Winter Sports: Spotting Concussions

Carving your way through the Aspens at 40 mph means there’s a good chance of a head injury. Winter sports are dangerous fun. Risk is a part of life and without it how would you know you were alive?

Snowboarders and skiers take risks for the sport they love, but minimizing that risk lets us keep doing the things we love for many many years.

First off, it’s incredibly important to wear your helmet. One study reports that the risk of a head injury in winter sports is reduced by up to 60% when wearing a helmet.

These days it’s not hard to find a good one and your snowboarding ensemble wouldn’t be complete without a slick helmet and some space goggles. Check it often often to make sure it’s still going to protect your skull when you impact a tree doing 40 mph.

Gear isn’t cheap but you should always budget for replacing Personal Protective Equipment (PPE) when it becomes old, worn out, or damaged.

We’re big on PPE around here at Mountain Man Medical. We like to do dangerous things too, and we want to keep doing those dangerous things as long as possible. A healthy intact brain is great for longevity…

Tracker Trauma Kit

Spotting Concussions

If you are worried someone in your party has taken a bad hit to the head, here are some things to look for:

  1. Clumsy awkward movement
  2. Dazed, or stunned appearance
  3. Easily confused by simple instructions
  4. Slow answering of questions
  5. Mood, behavior, or personality changes

When talking to the casualty, they might report the following:

  1. Headache
  2. Feeling “Off”
  3. Memory problems
  4. Problems with dizziness, unbalanced and reporting blurred or double vision.
  5. Head feels fuzzy, or groggy
  6. Nausea and/or vomiting
  7. Sensitivity to light or noise

If you know of someone in your party who has received a head injury, but appears to be ok, make sure to keep an eye on them as symptoms can worsen over time. If you notice any of the symptoms listed before, even days after, send a call to ski patrol or get them checked out at the ER. Better to be safe than end up with soup for brains.

Can the Victim Go to Sleep?

I am often asked if there is risk of the casualty not waking up if allowed to go to sleep. This is a myth that has been around for a long time and there’s no research or evidence to support it.

But that doesn’t mean we just let them “Sleep it off.” If someone has been knocked out, it’s always a good idea to get them seen at a hospital to make sure there isn’t anything dangerous going on.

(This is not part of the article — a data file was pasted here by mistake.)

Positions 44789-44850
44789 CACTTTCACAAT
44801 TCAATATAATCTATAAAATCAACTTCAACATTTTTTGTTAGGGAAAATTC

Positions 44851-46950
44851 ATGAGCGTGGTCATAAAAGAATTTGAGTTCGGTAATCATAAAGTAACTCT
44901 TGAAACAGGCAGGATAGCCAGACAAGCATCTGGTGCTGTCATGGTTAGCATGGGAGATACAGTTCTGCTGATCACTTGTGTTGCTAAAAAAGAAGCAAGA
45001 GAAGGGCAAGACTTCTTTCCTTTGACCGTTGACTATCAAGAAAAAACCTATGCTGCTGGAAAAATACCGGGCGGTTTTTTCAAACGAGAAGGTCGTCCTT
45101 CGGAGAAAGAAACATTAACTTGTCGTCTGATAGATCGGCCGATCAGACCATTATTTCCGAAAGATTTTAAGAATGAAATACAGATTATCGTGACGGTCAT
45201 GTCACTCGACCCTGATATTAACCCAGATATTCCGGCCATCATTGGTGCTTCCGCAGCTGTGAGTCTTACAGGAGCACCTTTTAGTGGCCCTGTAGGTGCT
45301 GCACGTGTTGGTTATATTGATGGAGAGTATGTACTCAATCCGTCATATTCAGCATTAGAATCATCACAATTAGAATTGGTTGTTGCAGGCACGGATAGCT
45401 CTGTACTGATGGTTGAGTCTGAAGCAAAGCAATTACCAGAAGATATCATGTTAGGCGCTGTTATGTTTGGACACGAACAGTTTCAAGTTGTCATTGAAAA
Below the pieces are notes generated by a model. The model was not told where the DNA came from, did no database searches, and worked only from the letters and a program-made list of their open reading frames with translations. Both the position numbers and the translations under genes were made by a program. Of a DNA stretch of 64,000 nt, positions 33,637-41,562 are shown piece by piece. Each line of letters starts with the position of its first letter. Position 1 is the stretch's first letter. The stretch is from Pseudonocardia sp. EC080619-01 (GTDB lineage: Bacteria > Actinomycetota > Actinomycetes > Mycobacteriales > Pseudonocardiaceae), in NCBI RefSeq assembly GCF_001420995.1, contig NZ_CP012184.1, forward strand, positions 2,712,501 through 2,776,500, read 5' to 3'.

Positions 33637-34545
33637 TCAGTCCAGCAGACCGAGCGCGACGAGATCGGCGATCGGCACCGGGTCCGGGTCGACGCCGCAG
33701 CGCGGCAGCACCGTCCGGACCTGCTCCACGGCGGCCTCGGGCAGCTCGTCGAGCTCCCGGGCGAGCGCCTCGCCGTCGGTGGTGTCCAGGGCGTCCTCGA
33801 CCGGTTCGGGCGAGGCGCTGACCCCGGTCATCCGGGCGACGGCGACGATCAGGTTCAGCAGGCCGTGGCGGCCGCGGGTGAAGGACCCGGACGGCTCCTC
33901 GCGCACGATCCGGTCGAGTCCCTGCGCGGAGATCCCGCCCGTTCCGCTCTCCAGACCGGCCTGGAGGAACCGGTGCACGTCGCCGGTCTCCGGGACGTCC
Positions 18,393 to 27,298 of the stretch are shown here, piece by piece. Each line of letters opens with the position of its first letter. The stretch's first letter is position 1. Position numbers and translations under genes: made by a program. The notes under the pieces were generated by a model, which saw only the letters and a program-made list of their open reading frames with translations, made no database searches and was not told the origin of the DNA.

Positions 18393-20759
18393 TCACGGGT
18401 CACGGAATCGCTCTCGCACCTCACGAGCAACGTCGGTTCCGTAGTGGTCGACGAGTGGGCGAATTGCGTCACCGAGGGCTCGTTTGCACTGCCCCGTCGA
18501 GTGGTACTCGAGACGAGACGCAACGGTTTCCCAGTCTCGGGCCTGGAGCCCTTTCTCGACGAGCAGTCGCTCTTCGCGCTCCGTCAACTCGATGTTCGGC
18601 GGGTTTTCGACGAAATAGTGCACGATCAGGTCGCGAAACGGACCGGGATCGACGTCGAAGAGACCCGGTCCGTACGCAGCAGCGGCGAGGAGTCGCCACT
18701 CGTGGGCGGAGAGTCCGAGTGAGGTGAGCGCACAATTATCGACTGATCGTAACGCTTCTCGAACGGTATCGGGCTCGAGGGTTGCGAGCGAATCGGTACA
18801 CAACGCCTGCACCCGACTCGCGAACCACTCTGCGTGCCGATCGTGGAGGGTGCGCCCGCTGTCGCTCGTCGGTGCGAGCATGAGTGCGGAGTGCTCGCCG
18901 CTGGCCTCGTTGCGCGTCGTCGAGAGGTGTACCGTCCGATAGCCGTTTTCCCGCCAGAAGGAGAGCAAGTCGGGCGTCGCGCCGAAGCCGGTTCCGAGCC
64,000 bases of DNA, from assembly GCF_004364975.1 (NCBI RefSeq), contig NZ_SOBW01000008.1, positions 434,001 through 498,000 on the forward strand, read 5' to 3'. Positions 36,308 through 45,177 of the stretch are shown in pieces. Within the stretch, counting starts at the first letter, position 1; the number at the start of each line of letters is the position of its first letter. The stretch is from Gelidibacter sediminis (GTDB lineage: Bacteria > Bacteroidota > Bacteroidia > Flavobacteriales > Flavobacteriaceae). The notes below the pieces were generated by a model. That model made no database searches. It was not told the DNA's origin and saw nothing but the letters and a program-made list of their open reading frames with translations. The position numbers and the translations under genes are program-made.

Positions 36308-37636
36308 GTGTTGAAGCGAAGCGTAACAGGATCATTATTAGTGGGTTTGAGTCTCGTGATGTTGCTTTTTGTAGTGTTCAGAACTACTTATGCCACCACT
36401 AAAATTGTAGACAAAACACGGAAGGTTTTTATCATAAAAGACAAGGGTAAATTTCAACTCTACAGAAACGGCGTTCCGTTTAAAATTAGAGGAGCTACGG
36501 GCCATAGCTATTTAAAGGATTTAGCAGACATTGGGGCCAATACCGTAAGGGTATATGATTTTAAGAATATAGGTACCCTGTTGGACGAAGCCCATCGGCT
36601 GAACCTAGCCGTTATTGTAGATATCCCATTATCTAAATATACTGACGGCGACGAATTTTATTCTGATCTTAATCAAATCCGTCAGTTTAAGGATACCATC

If you would like to know more about basic trauma medicine, check out our free online course that will teach you the basics.

Emergency Trauma Response Training Course


  1. Jim Huffaker on January 8, 2022 at 1:20 pm

    Probably know this, but all concussions are associated with a period in which the person stops breathing, minor concussion, probably won’t notice, moderate to severe concussion, maybe they will start to breath on their own, maybe not. You don’t need to understand the pathophysiology occurring, you just need to notice the person isn’t breathing. Open the airway, a few breaths (with a barrier so you’re not kissing strangers), they may start breathing on their own by just opening their airway, or after a few breaths from you.
    John and Jane Q’s with a full-on American Heart Association CPR class and a “stop the bleed class”, open airway, rescue breathing, (doesn’t teach suctioning, which is a mandatory capability, we need to be able to main a clear airway to level of glottis (where trachea (windpipe) and esophagus (food pipe) meet), CPR and obstructed airway for adult, child and baby. Stop the Bleed (full on coTCCC for non-medical peoples, the book is already in print. With this knowledge, some tools and the courage to act, through the almost unique opportunity in all of medicine, for near immediate intervention, can stop processes and change outcomes, opportunities frequently lost by the time the calvary gets there. Going back to concussions, if you ever knew somebody with a head injury, now think of a chance for giving them back their brain, and perhaps their life. That is what I call 0 Responders can do.

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